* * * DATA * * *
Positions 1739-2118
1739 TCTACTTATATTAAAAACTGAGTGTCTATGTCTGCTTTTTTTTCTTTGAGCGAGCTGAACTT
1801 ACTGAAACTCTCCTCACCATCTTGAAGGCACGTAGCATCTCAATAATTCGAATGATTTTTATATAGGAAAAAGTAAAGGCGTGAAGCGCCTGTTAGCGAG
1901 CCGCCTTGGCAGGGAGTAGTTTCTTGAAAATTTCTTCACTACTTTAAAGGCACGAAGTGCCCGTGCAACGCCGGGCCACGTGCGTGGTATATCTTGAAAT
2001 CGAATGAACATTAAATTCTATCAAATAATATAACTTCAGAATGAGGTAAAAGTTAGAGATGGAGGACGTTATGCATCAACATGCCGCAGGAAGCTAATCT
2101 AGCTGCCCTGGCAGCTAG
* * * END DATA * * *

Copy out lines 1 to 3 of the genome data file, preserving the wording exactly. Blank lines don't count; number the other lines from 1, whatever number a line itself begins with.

Positions 1739-2118
1739 TCTACTTATATTAAAAACTGAGTGTCTATGTCTGCTTTTTTTTCTTTGAGCGAGCTGAACTT
1801 ACTGAAACTCTCCTCACCATCTTGAAGGCACGTAGCATCTCAATAATTCGAATGATTTTTATATAGGAAAAAGTAAAGGCGTGAAGCGCCTGTTAGCGAG